At 4 pm on a rather stuffy Saturday afternoon, as I was nearing home, I became aware of a sort of a crowd outside the building I stay in. I shuddered inside, hoping it wasn’t some accident or fire in the building. But as I came closer it seemed more a sort of a friendly crowd that had gathered.

If you have ever studied psychology at some point in your life, you will know what happens when such a friendly crowd gathers around – a few members in the crowd initially have something to say. And if the GPS location of this crowd matched someplace – any place – over the Indian sub-continent, then each and every member feels compelled to add something better to that, they first start talking, then they start talking at the same time and each wants to be heard by everyone else and slowly they strain their respective vocal chords and raise the decibel level and before you know it, they are all shouting and besides vocal chords, they are also straining their ear drums and soon it is entirely cacophony.

And then there are a few riff raffs – not entirely of their own accord, but its just the dynamics of the crowd that puts them naturally in that role – two or three or four younger members whose shouting and jumping is just not creating any hoo haa in the crowd, and they typically are on the outer periphery of the group – and begin to feel sorta left out. So as it happens they sense each others predicament and relate to it and some sort of unsaid camaraderie is established amongst them. And they may not even have even exchanged a word amongst themselves yet. So they move around the crowd, annoying the others, adding to the shouting with irrelevant content, smiling to themselves, just adding to the whole chaos.

That, somewhat, was the state of the group around the time I arrived. And I was considering various reasons for this crowd. None of the reasons that popped up inside my head seemed appropriate and I still couldn’t fathom the reason why this crowd gathered.

The closer I got, the more curious I got.

And suddenly it hit me. It hit me with such a force that I almost fell.

The ‘riff raffs’ who were rather absent mindedly walking around noticed me approaching and I could see one of them raise the hand, point at me and say something to the nearest person.

The cacophony suddenly reduced to a deafening silence. If someone dropped an empty can on a tin roof, you could hear it (yes, a can on a tin roof. This is Bombay and the noise pollution is appalling – so the proverbial pin would be rather ineffective and wouldn’t make a good idea to do a ‘test for silence’ with – something more effective like a can on a tin roof has been widely acknowledged to being more appropriate).

And as abruptly as the noisy group fell silent, it erupted into a roar. And before I had time to process visual impulses, I could see the blur of the crowd thundering directly at me – rather menacingly I might add.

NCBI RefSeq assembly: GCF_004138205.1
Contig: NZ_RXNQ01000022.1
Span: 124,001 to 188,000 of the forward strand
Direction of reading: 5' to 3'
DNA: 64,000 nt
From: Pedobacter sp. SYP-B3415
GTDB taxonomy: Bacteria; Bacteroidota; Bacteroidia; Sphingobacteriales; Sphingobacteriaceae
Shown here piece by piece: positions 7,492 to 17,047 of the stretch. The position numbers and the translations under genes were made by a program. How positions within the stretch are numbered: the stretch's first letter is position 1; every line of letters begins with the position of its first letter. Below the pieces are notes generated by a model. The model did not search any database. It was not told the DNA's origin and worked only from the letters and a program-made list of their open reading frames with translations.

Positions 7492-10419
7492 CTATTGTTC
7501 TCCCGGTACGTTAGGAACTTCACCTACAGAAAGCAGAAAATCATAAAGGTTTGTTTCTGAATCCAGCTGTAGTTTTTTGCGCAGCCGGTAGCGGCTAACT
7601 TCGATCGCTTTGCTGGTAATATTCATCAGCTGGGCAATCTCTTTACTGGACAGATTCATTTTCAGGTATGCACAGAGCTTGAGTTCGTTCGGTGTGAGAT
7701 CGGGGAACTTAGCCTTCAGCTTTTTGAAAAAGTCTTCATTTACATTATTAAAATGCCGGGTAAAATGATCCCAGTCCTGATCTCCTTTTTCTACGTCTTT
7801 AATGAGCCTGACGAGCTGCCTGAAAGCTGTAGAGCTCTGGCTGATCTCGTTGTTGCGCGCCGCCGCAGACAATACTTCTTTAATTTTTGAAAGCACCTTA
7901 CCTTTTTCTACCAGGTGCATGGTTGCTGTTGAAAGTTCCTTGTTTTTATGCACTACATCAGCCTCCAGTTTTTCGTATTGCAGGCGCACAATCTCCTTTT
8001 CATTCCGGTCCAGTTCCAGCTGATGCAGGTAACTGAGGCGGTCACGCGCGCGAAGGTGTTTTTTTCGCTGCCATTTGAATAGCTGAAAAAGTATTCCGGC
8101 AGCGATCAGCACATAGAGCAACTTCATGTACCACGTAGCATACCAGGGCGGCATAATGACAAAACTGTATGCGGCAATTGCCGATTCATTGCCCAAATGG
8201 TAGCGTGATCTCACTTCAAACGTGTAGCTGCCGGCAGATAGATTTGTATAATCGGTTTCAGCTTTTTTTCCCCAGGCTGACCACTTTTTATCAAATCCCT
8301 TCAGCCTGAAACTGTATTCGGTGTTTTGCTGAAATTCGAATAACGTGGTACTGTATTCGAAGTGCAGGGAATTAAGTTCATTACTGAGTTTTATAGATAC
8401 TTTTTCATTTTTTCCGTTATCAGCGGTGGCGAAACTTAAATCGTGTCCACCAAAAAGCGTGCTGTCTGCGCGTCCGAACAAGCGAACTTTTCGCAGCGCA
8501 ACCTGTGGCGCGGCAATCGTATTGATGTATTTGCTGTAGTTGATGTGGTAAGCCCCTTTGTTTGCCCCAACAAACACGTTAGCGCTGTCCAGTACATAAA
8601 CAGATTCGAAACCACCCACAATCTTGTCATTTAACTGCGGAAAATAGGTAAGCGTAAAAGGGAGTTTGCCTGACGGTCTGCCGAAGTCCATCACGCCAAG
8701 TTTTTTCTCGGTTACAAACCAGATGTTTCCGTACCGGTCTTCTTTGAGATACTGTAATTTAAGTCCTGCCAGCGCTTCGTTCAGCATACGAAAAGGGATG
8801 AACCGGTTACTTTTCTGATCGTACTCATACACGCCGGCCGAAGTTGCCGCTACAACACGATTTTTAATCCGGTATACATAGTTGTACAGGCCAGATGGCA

I barely had time to let my instinct kick in to take over the auto-pilot. Good old instinct nevertheless kicked in and set me on the very dependable auto-pilot and a few moments later I discovered myself running rather wildly, with a shoe under each armpit, sweat trickling down my chin, three buttons undone, shirt flaring in the wind, feet trying to keep at least about 20 kmph, torso trying to catch up with the speed of the feet. I remember turning back occasionally to see if the gap was increasing or reducing. The gap was in fact closing. Oh and take my word, it really was a dreadful feeling.

When the good ol’ instinct in question allowed my brain to finally take over, there was much turmoil. Brain interpreting the series of events seemed appalled at the situation. It questioned the instinctive decision to turn around and scoot. Good old Common Sense had something to add too. And wisdom and logical reasoning too joined in what seemed like a committee meeting going on inside my head.

The resolution finally was passed. And I had clear instruction now that now seemed more sensible to act upon. Well Ok. I was also tired and my supply of adrenalin was depleting and I was getting fatigued – but nevertheless it did help me execute my unquestioned acceptance of the resolution of the committee.

I stopped. Turned around. Puffed and panted. And as the crowd caught up with me, I had successfuly achieved a state that allowed some words to pass from my lips.

“What do you want?” was all I could muster.

And then one from the mob stepped up to me and told me exactly what. My mouth went even more dry and jaw hung. I couldn’t speak for a whole minute.

I could have taken any explanation. This, was probably not even the last thing on my mind.

Now those of you who have followed my posts might be able to make the connection better than those that haven’t. If you indeed have read every post I have posted you will be able to understand and find some reason to what I heard from the mob. But again it depends on why you have been regularly following my posts.

Well, I am digressing. I am deviating from my task. I have this incredibly frightful mob inches from my face and I am going on about other things, meandering and rambling and indulging in pointless Pathe.

“Where is the post on the Virar Train that you had promised?” Was the only thing the mob had to say before they all shook their heads in sad disappointment and dispersed. The once-angry and indignant crowd now diluted and dissolved right in front of my eyes, dragging their feet and heavy hearts as they left.

And I stood there with my head hung low and feeling terribly responsible and sad that I didn’t keep my promise.

Jo Vaada kiya, voh nibhana padega………

I walked back home making a resolve that I will write a nice long post on the Virar Local soon.

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